A bicycle can be thought of as a simple machine. A lever is a rigid body pivoted on a fixed fulcrum. A seesaw is an example of a lever. On a seesaw, if a heavy person is at one end and a lighter person is at the other end, the heavy person can keep the lighter one suspended in the air. But, what happens if the heavier person moves closer to the center? Eventually, a point will be reached where the two people will balance each other. If the heavier person moves still closer, the lighter person can now keep the heavier one up in the air.
Levers use the principle that force times distance of the effort equals force times distance of the resistance. If a person applies a fifty pound force four feet from the fulcrum, he can move a two hundred pound weight which is one foot from the fulcrum.
Force times distance is also the formula for work. Work is the product of the force applied to an object by an outside agent and the distance through which the force acts on the object. It is important to remember distance. The lighter force must move through a greater distance. If you are using a crowbar to move a rock you may move one foot to move the rock one inch. The work remains the same. If the force increases the distance decreases, and vice versa.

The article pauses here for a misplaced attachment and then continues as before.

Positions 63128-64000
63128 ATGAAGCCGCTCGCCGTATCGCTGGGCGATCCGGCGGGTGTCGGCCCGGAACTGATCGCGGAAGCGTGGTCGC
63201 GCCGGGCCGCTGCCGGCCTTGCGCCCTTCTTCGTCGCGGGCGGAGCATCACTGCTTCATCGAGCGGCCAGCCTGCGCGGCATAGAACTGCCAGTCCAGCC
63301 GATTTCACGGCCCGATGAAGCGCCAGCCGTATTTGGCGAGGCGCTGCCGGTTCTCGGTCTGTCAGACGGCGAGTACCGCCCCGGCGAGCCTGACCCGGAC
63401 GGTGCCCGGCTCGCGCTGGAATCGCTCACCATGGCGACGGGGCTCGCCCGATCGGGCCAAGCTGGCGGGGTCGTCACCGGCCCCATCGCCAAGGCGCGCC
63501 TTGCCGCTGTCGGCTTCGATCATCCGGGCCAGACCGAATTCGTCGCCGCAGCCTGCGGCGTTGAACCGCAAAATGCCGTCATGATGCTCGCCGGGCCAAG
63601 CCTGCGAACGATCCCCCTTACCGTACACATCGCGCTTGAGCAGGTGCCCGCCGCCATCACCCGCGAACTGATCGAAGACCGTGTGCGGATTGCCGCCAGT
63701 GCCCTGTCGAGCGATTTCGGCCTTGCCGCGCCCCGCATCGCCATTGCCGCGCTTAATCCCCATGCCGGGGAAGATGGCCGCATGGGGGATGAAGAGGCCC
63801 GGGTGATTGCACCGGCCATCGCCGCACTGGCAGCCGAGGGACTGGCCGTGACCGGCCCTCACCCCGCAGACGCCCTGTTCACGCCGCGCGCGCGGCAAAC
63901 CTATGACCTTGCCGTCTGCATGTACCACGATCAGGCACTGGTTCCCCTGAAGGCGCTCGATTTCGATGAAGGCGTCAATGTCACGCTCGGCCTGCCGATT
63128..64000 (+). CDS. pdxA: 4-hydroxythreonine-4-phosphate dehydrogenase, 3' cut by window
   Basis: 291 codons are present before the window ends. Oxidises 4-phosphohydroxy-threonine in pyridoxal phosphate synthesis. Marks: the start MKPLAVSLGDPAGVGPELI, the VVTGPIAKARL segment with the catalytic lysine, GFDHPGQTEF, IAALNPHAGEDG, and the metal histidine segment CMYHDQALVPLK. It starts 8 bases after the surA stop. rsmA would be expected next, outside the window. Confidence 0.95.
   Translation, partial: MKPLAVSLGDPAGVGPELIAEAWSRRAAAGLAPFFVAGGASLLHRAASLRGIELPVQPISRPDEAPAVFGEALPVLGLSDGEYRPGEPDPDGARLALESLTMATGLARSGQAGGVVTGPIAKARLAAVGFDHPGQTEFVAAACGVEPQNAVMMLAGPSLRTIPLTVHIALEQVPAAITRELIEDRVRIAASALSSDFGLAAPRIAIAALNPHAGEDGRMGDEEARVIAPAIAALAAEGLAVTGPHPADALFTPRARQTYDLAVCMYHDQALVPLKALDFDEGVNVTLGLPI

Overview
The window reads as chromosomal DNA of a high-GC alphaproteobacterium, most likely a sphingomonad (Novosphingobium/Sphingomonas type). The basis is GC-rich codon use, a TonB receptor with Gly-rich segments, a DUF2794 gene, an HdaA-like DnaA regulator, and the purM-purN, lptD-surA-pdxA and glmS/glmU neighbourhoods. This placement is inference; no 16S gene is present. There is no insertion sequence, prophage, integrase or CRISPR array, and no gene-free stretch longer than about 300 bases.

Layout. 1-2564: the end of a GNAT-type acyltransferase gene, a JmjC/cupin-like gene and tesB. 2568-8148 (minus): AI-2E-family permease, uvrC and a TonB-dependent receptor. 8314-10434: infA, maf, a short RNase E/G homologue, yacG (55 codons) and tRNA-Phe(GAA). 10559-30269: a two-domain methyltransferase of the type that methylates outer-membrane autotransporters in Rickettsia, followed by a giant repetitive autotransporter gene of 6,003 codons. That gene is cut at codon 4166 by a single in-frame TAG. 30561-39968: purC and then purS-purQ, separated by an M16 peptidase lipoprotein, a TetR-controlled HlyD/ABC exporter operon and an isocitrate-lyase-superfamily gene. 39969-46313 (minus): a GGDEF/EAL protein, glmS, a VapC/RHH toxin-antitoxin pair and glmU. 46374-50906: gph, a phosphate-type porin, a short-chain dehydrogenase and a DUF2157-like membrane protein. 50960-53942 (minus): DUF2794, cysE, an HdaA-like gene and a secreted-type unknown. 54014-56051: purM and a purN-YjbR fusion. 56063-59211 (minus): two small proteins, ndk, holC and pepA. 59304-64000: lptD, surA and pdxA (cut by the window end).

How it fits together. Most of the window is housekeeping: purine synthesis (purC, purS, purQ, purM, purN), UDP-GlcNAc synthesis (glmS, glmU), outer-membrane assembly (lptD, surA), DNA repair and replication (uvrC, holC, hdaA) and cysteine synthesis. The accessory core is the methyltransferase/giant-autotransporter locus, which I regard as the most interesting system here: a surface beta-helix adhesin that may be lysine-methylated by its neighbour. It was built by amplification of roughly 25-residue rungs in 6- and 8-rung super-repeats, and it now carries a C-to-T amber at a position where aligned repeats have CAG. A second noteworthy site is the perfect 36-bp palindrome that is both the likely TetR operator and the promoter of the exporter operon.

A ten speed uses gears, where a gear can be thought of as a spinning lever. A gear is a wheel with projections on it called teeth. On a bicycle, these teeth are on the edge of the wheel. This type of gear is called a spur gear. When you talk about force when you are using gears, you talk about torque. Torque is a force that can produce rotation. Torque is equal to the distance from the point of application of the force to the center of rotation multiplied by the component of force perpendicular to this distance.
On a bicycle, the teeth are connected by the chain. The rider makes the front gears go around, which drives the chain, which turns the rear gears. The rear gears are fixed on the wheel. When the rear gears turn, the wheel turns. It is important to realize how the chain works. A link of chain fits over a tooth in a gear. A movement of one link in the chainwheel causes a movement of one link in the freewheel. With gears if torque increases then speed decreases.
My bicycle has a 40-50 combination of teeth on the chainwheel. Does this mean that I travel fifty inches for every revolution of the pedals? No, it means that one revolution of the pedals causes the chain to move fifty links. The distance I travel depends on how many teeth are on the gear in the back wheel. One of the sprockets on my freewheel has thirteen teeth. One revolution of the crank will turn my rear wheel 3.84 times. Since the diameter of my tires is twenty-seven inches, I will travel 84.78 inches.